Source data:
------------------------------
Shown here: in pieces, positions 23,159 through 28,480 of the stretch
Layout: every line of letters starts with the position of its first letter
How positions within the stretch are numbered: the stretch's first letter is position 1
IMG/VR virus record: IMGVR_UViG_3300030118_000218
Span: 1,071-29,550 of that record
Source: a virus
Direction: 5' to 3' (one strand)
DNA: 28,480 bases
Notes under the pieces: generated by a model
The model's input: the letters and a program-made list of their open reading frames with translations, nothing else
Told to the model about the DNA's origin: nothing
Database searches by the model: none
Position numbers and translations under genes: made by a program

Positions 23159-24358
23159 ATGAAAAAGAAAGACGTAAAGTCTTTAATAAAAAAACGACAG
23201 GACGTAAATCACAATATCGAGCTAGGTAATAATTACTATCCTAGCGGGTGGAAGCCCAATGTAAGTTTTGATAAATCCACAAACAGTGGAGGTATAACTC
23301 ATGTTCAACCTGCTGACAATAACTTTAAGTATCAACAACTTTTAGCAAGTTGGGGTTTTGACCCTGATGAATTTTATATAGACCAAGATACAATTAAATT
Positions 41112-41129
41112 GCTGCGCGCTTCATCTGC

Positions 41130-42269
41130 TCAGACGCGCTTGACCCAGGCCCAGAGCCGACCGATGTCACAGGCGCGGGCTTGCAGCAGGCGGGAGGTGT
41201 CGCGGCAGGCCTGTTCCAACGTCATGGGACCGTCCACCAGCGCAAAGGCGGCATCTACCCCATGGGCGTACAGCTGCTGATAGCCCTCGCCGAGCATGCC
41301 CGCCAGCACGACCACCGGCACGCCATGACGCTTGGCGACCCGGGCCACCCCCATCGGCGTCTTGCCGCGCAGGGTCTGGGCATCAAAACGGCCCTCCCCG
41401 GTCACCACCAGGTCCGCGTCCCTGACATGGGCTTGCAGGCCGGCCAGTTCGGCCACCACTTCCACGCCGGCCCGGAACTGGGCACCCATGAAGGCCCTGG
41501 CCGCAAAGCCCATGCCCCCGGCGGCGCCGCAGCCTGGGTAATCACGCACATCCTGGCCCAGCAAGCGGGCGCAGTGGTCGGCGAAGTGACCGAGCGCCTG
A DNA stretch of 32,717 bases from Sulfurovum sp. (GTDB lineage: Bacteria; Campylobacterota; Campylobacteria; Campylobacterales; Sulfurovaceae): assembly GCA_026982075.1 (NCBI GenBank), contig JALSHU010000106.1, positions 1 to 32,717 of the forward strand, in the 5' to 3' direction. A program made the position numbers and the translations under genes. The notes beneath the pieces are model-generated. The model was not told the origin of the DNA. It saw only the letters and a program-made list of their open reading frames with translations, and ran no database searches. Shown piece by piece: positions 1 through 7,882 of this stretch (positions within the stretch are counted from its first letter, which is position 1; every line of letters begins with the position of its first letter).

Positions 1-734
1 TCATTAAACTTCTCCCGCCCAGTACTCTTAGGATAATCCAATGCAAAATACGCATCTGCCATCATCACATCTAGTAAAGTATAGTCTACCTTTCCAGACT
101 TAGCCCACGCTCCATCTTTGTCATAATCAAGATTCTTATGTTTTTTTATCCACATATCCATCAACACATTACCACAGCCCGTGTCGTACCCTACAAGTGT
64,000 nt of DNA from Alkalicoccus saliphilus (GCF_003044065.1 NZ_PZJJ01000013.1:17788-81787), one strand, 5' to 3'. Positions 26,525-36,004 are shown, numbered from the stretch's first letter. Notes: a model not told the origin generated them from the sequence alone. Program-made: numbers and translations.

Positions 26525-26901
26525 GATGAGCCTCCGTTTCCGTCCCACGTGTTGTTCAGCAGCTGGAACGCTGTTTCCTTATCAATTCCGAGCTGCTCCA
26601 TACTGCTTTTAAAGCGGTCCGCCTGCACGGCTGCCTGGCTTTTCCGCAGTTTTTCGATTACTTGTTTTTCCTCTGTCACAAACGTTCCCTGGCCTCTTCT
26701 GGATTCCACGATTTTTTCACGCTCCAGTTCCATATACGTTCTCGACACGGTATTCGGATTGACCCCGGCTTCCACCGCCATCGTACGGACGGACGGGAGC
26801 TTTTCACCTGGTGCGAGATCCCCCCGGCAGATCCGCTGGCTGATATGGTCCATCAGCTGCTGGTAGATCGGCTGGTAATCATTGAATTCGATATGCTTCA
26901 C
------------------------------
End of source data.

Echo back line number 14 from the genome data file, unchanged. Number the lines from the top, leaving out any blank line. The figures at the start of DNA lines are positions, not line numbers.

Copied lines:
Positions 23159-24358